Shared Reading Activity
Shared reading activity, or activities are central to the success of text-based intervention.
Shared reading is a set of language intervention tools that use a variety of stimulation techniques to strengthen a student's ability to read for meaning.
Shared reading activity is based on Communicative Reading Strategies, (Norris, 1991) which consists of a number of scaffolding strategies designed to improve a reader's oral and written language skills.
One of the most valuable aspects of shared reading is that it focuses on reading being a meaning-making process. (DeKemel, 2003)
My experience has been that many school-age students have difficulty with reading because they don't read for meaning.
Some students with language impairment can give the impression they are competent readers, because they have adequate decoding skills, and their reading sounds fluent. But decoding is not really reading.
When you dig a little deeper it becomes clear that the student has little understanding of the meaning of the text, or - importantly - the author's intended message.
Difficulty in understanding a story's meaning, despite adequate reading fluency, is common in school-age children with language disorder.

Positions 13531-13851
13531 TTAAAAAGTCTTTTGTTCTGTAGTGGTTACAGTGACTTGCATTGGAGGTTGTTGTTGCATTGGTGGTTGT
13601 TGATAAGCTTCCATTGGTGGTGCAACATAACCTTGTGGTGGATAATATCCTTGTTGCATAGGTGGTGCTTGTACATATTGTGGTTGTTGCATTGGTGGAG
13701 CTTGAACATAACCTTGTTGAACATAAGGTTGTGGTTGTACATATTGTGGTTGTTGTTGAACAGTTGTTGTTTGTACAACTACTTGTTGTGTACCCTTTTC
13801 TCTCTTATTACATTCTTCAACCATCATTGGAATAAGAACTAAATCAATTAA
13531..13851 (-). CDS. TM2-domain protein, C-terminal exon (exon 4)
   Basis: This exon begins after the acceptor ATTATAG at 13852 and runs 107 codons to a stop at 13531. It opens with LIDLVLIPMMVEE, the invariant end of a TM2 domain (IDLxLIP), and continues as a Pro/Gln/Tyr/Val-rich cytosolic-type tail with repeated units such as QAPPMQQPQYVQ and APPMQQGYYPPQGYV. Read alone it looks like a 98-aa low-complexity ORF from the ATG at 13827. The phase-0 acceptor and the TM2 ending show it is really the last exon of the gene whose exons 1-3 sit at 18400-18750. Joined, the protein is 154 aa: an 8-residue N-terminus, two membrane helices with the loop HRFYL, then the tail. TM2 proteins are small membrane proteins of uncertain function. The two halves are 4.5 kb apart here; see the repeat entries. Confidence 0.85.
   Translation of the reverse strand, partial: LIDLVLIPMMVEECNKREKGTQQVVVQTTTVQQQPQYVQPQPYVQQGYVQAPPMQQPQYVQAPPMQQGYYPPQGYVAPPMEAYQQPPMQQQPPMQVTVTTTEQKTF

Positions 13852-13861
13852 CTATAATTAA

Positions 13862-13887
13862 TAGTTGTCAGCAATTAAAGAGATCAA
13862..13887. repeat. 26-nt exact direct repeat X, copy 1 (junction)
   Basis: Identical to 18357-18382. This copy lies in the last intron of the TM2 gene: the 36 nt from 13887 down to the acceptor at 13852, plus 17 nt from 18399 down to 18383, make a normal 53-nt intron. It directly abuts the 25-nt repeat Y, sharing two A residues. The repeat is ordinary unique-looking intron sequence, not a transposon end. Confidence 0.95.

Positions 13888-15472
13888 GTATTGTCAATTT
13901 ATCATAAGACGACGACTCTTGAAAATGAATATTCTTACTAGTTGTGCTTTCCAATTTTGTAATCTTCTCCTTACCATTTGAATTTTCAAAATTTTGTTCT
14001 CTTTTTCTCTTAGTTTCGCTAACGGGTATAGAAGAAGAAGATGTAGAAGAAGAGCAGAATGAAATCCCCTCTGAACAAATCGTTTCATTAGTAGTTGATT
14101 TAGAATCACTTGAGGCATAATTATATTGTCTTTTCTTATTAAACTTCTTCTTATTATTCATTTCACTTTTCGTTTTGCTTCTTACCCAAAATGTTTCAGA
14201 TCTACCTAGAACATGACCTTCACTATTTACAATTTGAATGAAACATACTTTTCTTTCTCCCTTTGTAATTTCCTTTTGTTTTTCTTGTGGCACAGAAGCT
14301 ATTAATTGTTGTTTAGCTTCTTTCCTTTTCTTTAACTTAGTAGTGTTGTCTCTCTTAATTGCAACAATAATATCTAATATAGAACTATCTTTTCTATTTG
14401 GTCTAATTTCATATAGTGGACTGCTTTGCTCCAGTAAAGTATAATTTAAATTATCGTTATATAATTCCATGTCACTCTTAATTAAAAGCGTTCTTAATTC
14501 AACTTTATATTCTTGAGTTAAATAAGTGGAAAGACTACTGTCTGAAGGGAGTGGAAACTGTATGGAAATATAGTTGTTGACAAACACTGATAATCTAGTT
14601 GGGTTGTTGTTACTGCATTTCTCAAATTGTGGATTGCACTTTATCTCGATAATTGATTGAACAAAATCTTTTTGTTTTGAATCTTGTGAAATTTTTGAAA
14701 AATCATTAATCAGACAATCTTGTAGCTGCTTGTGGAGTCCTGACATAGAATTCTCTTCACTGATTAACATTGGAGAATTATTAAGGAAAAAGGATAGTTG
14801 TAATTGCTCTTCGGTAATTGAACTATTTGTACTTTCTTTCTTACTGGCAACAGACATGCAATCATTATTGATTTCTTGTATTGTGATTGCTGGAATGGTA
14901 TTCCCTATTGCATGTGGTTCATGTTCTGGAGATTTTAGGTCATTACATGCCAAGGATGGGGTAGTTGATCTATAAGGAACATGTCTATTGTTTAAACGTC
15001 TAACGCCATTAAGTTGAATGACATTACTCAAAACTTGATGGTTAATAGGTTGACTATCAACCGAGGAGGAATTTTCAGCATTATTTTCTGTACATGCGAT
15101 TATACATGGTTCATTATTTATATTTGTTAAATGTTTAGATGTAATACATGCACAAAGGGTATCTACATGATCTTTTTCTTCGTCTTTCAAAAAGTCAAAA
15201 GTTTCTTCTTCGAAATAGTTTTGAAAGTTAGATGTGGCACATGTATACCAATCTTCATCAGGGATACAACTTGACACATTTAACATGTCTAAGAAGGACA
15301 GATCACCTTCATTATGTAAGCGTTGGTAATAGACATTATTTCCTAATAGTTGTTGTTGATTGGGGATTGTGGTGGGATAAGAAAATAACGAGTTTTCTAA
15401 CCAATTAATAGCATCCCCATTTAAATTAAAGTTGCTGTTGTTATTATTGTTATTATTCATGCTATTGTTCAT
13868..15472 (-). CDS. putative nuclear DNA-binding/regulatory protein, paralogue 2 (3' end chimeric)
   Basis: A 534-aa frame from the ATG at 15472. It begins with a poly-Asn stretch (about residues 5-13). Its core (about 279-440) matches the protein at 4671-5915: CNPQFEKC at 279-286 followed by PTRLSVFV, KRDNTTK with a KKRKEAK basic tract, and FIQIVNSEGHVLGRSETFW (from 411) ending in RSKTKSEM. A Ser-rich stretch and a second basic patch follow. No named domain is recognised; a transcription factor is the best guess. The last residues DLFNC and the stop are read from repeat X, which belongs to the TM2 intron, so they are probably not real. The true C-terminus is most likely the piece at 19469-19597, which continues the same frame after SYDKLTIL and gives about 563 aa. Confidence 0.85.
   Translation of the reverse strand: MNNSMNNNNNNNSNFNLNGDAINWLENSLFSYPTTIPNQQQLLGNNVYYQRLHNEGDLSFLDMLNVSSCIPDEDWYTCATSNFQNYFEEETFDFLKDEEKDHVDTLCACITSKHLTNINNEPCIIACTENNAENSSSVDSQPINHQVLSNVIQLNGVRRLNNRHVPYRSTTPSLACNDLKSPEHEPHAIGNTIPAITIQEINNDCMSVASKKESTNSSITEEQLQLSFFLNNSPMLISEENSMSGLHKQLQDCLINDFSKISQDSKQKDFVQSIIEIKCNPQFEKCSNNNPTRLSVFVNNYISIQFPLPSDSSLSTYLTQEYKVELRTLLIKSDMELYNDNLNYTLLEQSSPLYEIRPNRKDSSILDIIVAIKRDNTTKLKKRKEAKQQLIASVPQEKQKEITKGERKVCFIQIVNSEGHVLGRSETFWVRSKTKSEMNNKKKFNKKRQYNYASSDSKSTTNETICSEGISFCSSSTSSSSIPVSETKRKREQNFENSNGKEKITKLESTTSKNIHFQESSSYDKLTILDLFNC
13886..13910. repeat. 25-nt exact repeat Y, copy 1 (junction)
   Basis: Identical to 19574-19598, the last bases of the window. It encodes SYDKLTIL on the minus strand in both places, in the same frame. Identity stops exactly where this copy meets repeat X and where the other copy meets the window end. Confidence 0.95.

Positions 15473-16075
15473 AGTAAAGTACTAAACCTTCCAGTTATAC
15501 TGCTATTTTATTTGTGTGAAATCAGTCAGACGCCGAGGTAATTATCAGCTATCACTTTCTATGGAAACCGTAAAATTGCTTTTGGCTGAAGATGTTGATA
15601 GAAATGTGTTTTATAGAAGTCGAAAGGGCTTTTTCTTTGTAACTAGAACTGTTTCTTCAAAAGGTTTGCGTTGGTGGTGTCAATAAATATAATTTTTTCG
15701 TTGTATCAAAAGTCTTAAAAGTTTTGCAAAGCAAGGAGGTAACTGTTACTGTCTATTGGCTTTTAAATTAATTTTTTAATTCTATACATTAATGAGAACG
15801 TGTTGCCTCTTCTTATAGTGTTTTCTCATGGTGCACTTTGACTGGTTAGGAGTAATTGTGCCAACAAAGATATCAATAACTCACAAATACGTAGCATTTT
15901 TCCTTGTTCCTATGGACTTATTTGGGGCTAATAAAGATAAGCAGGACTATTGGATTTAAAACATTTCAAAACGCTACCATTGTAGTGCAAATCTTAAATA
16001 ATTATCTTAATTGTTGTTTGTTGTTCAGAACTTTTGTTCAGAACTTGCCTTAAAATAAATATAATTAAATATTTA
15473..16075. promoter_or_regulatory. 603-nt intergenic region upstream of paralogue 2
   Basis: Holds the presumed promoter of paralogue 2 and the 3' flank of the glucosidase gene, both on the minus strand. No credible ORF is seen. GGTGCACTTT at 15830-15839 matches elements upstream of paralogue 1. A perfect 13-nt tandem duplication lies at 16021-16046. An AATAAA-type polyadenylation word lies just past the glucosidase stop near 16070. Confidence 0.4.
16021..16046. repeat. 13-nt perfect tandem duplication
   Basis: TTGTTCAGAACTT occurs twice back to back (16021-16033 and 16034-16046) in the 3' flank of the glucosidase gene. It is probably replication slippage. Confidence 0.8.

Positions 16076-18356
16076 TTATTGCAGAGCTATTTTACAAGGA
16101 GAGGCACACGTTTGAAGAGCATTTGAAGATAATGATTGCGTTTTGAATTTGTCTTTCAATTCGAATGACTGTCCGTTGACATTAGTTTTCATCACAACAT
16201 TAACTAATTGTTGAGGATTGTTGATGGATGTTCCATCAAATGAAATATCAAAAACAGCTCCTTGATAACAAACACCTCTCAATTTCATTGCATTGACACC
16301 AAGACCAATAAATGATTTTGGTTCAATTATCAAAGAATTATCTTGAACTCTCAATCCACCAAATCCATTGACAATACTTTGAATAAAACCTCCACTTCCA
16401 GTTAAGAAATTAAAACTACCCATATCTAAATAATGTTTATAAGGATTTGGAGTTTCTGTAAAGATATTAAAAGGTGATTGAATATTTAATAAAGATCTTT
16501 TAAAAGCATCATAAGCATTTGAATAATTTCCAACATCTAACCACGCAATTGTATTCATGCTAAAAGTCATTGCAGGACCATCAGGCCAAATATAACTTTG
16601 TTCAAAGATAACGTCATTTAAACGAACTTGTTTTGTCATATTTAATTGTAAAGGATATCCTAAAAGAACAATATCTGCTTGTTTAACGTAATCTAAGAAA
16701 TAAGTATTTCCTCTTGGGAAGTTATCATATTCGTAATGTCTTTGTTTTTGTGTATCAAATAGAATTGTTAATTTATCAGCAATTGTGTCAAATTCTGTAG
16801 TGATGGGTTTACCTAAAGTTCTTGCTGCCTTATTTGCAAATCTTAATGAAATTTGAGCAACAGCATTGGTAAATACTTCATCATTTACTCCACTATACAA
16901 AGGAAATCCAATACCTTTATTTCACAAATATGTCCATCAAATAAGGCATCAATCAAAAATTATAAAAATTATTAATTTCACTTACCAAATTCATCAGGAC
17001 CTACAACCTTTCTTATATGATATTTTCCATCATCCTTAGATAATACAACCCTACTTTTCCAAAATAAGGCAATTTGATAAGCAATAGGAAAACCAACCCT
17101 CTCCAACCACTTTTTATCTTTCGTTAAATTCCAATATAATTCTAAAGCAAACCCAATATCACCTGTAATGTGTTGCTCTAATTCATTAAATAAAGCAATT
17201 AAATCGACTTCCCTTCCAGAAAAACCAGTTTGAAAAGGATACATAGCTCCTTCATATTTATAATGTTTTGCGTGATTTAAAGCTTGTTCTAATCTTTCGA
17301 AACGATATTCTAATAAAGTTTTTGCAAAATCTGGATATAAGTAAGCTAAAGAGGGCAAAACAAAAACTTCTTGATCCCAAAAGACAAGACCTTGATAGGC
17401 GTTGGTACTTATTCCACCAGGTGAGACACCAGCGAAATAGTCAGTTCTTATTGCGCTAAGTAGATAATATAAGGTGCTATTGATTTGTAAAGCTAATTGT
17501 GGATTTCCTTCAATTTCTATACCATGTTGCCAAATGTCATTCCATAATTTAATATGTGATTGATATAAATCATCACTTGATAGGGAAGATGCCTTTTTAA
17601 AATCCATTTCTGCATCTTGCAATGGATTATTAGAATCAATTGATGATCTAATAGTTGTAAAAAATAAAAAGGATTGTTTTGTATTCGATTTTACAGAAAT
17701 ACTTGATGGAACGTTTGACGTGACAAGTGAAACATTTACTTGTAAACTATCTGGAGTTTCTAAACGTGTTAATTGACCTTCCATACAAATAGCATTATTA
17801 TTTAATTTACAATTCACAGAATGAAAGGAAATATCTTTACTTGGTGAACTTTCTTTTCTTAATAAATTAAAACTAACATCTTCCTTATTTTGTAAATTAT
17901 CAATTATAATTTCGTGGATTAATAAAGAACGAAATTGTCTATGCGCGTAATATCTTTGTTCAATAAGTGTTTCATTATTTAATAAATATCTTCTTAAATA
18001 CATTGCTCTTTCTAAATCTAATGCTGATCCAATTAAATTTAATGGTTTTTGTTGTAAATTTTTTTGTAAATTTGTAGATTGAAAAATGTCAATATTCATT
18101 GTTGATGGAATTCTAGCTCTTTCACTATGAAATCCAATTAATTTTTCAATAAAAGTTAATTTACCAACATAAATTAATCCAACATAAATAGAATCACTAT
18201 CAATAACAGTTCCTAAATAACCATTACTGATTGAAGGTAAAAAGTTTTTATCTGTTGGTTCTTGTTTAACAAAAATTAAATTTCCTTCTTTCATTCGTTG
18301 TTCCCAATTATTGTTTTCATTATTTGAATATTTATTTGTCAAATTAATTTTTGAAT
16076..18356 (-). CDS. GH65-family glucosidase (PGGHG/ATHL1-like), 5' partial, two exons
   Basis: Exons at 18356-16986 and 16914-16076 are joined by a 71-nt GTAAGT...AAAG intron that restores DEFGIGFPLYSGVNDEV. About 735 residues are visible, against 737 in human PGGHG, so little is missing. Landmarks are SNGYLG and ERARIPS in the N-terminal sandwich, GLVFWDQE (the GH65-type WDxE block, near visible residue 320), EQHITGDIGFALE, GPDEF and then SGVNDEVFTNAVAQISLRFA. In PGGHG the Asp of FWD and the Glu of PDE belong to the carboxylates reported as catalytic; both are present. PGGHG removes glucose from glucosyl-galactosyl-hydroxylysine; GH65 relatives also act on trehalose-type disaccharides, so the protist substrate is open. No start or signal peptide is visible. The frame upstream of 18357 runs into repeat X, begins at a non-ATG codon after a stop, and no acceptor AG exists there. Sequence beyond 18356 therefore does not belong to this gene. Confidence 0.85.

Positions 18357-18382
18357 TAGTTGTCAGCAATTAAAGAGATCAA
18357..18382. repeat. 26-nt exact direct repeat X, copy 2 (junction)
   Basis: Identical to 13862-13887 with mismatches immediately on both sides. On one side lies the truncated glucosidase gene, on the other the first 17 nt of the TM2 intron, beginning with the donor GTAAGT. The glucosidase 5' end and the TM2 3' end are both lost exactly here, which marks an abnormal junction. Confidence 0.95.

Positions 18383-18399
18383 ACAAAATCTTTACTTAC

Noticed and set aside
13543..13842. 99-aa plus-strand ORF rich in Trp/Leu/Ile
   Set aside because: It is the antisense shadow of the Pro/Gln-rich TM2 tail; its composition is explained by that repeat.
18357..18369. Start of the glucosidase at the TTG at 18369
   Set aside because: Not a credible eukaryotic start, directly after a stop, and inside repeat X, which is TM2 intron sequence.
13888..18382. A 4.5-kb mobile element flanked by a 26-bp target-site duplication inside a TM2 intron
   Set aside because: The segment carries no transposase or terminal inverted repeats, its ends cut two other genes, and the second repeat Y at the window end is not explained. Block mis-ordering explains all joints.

Oral and Written Language in Partnership
A factor in the success of shared reading strategies is the pairing
of oral and written language stimulation techniques to strengthen a student's understanding of a story's meaning.
Oral language, as speech-language pathologists know, has many advantages when being taught, because it is rapid by nature and can be modified endlessly
Oral language allows for a large
amount of information to be presented in a short
amount of time. The clinician provides revisions and clarifications when needed. (Norris, 1991)
In contrast to oral language, written language is stable
and allows for the careful examination of the elements in its construction. This is a huge advantage when teaching language skills.
Written language can be repeated because text is a permanent record
of a message. Information that is unfamiliar or difficult for a student can be returned to as often as needed, to ensure that the student understands the language used.
DeKemel, K.P. (2003) Intervention in Language Arts: A Practical Guide for Speech-Language Pathologists. Butterworth-Heinemann.
Kaderavek, J & Justice, L.M. (2002) Shared Storybook Reading as an Intervention Context: Practices and Potential Pitfalls. American Journal of Speech-Language Pathology
, Vol 11. 395-406.
Norris, J.A. (1991) From Frog to Prince: Using Written Language as a Context for Language Learning, Topics in Language Disorders
. Vol 12, 66-81
Content Last Updated 8/11
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